Saturday, December 20, 2014

2014 in review

This has been quite a year.  Some things would have been predictable at the start of the year and others not.

It wouldn't have taken a rocket scientist to predict that the Republicans would do reasonably well in the US Mid Terms.  It would though have been rash to predict that they did as well as they actually achieved.

I wouldn't have been so rash to predict that despite such representative progress, the current Republican leadership in the House of Representatives and the Senate would then cravenly acquiesce and pass the so called 'Cromnibus' bill with $1.1Trillion of new spending.  One long suspected them of being RINOs but to so blatantly, and especially so soon after the Mid Terms, ignore the crystal clear direction from the American people, takes some kind of special courage or blindness and deafness.  Or is it just arrogance?

Clearly though, Mitch McConnell in the Senate and John Boehner in the House must be deposed and replaced by real Republicans who understand the message that the people of America delivered on November 4th. .  Roll on January and a new Congress and a new GOP leadership.

Also predictable was the results from the August killing of Michael Brown, in Ferguson.  Protests about police brutality, Al Sharpton backing-up a fuel truck to add to the flames, rioters that 'trash' their own neighborhoods and loot and steal from their own people, the Obama administrations use of the incident to push their progressive agenda.  Following on, when the Grand Jury decided that based on the evidence that they had the killing was justified, we saw the normal reaction from people who demand justice but don't accept it, when it doesn't coincide with their version of justice.  Same thing happened in New York.  In both cases the 'victim' was held-up as some kind of angel, a gentle giant, if you will.  Of course the airing of the security video of Michael Brown stealing from a store and assaulting the store-owner, in the process, put the truth to that lie.

I don't though, think that I could have predicted the length or depth to which Obama and,  departing but not soon enough, Attorney-General Eric Holder would drag the US Government.  They spoke of understanding the anger.  Of empathizing.  Perhaps I shouldn't be surprised.  So called 'progressives' always use 'equivalence'  and historical reference to justify the unjustifiable.  America once had slaves that were brought to the country from Africa - therefore anything that these people do, even if it is 150 years after they were emancipated, is allowed because it is a reaction to that wrong that was done to their ancestors!

All crime statistics show that American blacks are more likely to die at the hands of another black than they are at the hands of a white cop.  People point to the disproportionate number of black people in America's prison population and see this as some kind of racism.  So let's ignore the fact that America's blacks - especially young black men - are much more prone to violence and crime and end up getting convicted as a result of the choices (bad ones) that they make.  Instead, let's blame it on white slave owners from the 19th century (who, incidentally were largely Democrats, which is why the Democrat Party so opposed the abolition of Slavery!!)

It would have been good but probably unpredictable, to see black role models step-up and tell young black males that if you go around stealing and terrorizing people then you will end-up in jail or dead.  Not because you are black but because you are committing a crime.  If you want the latest clothes or shoes or cars, then do what most people do - work for them.  If you want a job, don't go to an interview with your ass hanging out of your trousers and you all 'blinged-up' and talking like only another gang-banger could understand.   The government can only offer blacks hand-outs.  If they need a hand-up, then they need to reach for it, themselves!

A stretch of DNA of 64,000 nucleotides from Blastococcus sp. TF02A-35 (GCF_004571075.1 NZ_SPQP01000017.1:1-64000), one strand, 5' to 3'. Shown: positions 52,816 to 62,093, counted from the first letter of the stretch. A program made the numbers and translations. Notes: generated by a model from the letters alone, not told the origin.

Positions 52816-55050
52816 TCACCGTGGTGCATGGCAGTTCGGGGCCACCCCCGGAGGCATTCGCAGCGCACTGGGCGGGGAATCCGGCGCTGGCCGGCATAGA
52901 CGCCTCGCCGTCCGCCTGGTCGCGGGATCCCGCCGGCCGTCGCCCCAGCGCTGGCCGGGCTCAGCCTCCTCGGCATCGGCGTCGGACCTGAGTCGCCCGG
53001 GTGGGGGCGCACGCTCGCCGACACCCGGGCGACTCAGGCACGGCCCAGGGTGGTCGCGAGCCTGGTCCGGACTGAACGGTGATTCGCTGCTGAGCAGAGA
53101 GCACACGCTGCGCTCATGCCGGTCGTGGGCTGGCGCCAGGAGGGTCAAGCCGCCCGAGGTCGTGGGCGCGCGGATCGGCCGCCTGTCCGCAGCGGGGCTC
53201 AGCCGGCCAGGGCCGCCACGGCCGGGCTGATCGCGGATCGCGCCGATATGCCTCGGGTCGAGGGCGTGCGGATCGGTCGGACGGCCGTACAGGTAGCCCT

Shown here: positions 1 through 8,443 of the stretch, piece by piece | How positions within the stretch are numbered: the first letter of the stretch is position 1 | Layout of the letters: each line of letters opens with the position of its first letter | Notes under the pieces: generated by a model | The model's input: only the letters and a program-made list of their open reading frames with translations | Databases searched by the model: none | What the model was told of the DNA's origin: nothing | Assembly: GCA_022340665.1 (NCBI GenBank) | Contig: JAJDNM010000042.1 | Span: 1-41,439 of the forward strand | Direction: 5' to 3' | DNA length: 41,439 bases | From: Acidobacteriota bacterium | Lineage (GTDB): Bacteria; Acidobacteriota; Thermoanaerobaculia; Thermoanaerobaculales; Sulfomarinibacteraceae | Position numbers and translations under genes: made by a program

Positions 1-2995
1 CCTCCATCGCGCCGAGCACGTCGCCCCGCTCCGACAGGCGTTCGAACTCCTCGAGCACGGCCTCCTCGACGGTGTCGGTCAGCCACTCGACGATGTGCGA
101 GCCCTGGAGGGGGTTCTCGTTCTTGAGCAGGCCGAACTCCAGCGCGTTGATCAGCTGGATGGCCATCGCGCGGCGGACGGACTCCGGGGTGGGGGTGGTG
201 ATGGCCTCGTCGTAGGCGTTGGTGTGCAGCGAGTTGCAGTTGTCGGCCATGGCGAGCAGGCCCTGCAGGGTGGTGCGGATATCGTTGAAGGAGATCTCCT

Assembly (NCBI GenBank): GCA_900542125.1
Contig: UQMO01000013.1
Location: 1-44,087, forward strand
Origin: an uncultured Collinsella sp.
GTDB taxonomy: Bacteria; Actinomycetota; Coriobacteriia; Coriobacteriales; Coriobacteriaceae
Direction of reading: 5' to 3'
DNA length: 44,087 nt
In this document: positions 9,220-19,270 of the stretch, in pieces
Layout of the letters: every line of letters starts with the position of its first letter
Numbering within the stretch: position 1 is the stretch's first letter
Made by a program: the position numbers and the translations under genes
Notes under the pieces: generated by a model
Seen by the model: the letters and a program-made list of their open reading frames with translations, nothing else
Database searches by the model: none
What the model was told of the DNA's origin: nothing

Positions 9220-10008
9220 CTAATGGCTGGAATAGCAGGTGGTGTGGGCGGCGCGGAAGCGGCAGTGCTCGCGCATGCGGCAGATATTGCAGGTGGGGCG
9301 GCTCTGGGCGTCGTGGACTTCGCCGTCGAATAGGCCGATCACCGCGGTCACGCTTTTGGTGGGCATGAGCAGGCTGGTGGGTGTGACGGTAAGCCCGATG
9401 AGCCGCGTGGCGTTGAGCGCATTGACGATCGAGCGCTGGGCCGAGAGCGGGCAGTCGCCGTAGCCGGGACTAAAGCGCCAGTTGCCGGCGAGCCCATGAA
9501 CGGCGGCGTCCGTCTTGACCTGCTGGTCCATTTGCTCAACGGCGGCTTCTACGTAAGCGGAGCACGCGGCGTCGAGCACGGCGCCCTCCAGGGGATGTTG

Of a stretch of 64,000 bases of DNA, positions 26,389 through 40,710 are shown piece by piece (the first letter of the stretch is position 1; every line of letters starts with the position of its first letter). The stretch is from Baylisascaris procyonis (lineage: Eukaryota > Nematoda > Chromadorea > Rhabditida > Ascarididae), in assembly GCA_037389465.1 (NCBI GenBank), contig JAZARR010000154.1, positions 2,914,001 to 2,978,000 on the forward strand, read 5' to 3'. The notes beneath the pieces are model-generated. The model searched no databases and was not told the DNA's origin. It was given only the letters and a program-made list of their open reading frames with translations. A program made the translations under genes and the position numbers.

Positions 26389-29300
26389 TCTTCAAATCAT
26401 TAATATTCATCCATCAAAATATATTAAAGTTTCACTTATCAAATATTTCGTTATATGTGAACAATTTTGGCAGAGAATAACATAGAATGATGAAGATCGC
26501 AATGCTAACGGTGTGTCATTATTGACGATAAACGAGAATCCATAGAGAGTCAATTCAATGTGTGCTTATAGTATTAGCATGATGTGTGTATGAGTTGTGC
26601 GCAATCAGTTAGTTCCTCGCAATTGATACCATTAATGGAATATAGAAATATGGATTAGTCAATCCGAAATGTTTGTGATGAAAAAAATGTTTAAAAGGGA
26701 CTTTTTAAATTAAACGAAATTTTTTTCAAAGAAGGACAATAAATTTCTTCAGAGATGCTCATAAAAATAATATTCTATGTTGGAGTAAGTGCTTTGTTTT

ISIS was entirely predictable - Obama's administration has abdicated responsibility in the Middle East.  They equate the self-defence actions of the Israelis with that of an 'apartheid' state and allow a terrorist organization such as HAMAS to go unpunished for their crimes.  There is even talk that the USA might impose some kind of sanctions against Israel!  having lifted sanctions against Iran, I suppose that the machinery needs to be put to work somewhere!

Talking of Iran, there are rumours that an agreement exists but it isn't being publicised because the Iranians need time to 'sell it' to the people and the Ayatollahs!

Other predictable events from 2014

All UK political parties falling over themselves to offer a blank cheque to the NHS.

The SNP, having lost the Scottish Independence Referendum, continuing to push for all of the trappings of independence without any of the responsibility.  Equally predictable that they are allowed to get away with their claims about independence making economic sense for Scotland and these all being based on oil at an average price of $113 a barrel.  Now it is around half that price, the fragility of their policies are exposed!

UKIP doing well as Britain, or perhaps more accurately  England come to reject the recent but rapid implementation of 'multi-culturalism'.  I think that the biggest problem with 'multi-culturalism' is that it allows no place in the 'multi' part for the indigenous culture.  Britons feel swamped because their values are being replaced.   And politicians from the three main parties are seen to be complicit in this.

Germany winning the World Cup wasn't so predictable but was fully deserved.  England going home early, was, sadly always on the cards.  Australia thrashing England in the Ashes was ominously predictable.  The England win in 2013 was much more slender and lucky than the scorelines suggested.  One wonders how the awfully tragic death of Philip Hughes will affect the bowling of Mitchell Johnson, in the future.

Unfortunately, the post-January fall-off in Arsenal's Premier League performance was also predictable though one always travels in hope!